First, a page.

A young woman lives a life filled with bad choices. She marries and has a child with an abusive thief at a young age who quickly ends up in prison. Left alone she takes up with his mate (...
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This Ken Loach film tells the story of a man devoted to his family and his religion. Proud, though poor, Bob wants his little girl to have a beautiful (and costly) brand-new dress for her ... See full summary »
This Ken Loach docu-drama relates the story of a British woman's fight with Social Services over the care of her children. Maggie has a history of bouncing from one abusive relationship to ... See full summary »
Paul, a divorced architect, marries Nichole, a woman from Paris. His teen daughter Jenny has fallen in with the English beatnik scene and likes to hang out in cave-like clubs to listen to ... See full summary »
A simple tale of a year in the life of a Gamekeeper. From the troubles involved in rearing the pheasants and dealing with predators (poachers and foxes). The gamekeeper shows us all the ... See full summary »
Thatcherism and the Irish troubles provide the backdrop for this study of Mick, a well-meaning youth in Sheffield, who has, unlike Dickens' Pip, no expectations. Mick lives with his parents... See full summary »
A rediscovered classic from director Ken Loach (THE WIND THAT SHAKES THE BARLEY, KES) and one of the inspirations for Wes Anderson's MOONRISE KINGDOM, BLACK JACK is a dark and complex ... See full summary »
A young woman lives a life filled with bad choices. She marries and has a child with an abusive thief at a young age who quickly ends up in prison. Left alone she takes up with his mate (another thief) who seems to give her some happiness but who also ends up in the nick. She then takes up with a series of seedy types who offer nothing but momentary pleasure. Her son goes missing and she briefly comes to grips with what is most important to her. Written by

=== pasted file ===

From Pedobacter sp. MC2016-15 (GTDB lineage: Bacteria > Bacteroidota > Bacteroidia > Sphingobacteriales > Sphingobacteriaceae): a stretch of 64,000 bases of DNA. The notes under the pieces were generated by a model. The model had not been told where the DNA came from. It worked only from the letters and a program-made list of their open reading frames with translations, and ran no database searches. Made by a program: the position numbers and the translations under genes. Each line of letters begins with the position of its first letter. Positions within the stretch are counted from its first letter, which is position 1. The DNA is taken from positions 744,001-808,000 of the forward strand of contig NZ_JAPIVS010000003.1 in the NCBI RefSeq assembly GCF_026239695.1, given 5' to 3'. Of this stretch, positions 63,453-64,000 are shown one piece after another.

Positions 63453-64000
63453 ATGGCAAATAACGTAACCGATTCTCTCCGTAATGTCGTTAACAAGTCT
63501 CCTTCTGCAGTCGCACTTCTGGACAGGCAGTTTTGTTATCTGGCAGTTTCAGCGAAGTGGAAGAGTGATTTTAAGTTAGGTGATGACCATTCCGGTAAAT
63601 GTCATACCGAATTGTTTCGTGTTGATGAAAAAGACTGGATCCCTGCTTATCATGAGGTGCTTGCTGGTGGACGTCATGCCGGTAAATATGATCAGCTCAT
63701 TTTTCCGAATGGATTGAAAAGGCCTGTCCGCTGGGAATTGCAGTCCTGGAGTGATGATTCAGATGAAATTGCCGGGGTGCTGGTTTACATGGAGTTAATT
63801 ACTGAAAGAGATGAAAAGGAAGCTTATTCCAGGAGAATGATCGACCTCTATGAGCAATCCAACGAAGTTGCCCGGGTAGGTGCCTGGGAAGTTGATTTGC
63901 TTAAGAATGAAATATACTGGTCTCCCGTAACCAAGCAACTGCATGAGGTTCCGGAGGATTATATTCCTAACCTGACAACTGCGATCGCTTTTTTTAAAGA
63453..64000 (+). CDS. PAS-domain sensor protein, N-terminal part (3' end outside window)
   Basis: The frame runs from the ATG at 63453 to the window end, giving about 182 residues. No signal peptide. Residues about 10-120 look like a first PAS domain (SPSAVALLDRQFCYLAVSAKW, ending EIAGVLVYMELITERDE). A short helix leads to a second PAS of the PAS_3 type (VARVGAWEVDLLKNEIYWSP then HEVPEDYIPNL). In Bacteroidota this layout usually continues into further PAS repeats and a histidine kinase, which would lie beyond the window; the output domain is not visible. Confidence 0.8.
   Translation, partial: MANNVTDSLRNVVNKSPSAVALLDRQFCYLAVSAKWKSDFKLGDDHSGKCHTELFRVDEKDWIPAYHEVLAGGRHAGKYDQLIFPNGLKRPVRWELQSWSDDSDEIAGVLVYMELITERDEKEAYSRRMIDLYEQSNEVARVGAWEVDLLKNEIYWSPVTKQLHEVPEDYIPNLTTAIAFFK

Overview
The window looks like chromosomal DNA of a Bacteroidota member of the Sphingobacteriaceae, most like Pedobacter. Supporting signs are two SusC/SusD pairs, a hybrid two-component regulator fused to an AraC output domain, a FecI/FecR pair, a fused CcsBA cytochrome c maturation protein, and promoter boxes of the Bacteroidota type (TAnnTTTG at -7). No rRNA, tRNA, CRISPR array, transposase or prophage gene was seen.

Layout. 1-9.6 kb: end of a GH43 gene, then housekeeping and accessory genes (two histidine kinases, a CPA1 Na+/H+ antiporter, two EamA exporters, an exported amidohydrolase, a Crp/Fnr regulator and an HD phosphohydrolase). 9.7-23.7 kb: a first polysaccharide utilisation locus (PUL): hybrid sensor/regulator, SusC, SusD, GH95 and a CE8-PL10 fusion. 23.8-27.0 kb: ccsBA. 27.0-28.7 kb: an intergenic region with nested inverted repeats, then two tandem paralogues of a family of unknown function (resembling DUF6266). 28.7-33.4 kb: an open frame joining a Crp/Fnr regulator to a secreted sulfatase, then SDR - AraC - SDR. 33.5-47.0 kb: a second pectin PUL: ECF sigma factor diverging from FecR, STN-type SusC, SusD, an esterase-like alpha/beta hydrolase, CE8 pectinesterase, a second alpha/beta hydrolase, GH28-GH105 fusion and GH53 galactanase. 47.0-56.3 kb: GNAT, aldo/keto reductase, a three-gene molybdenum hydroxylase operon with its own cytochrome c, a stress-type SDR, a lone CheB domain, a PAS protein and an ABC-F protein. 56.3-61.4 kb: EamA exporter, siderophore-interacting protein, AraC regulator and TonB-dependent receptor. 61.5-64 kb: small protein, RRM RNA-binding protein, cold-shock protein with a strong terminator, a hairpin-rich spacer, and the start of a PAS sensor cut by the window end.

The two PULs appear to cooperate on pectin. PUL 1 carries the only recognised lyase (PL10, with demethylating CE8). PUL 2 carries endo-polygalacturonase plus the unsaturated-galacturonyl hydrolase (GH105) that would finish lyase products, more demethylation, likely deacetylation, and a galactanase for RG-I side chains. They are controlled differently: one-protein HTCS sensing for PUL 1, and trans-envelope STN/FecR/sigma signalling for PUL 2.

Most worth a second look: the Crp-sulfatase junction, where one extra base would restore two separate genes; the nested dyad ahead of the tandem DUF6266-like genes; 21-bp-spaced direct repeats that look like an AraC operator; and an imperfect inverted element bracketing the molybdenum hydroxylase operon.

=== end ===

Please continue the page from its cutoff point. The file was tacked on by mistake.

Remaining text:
Fred Cabral <firstname.lastname@example.org>
Recently released on British DVD, this is a good movie (as long as you have an attention span and IQ of more than a fruit fly). Not as depressing as it could have been, this is kitchen-sink at its most dirty. Terrance Stamp is great in it, the music is sweet, Carol White is very believeable as the single mum tart who can't stop loving criminals.
My favourite scene is where Carol and her friend who works in the pub with her (the one with the enormous beehive hairdo which comes down over one eye) sit outisde and gossip about all the men who walk past.
The only thing that marred this was the shakey acting of Carol's first husband, but if you can get past that, you're OK. And Donovan provides some of the most languid, mellow, bittersweet lyrics to come out of the 60s.
13 of 15 people found this review helpful.
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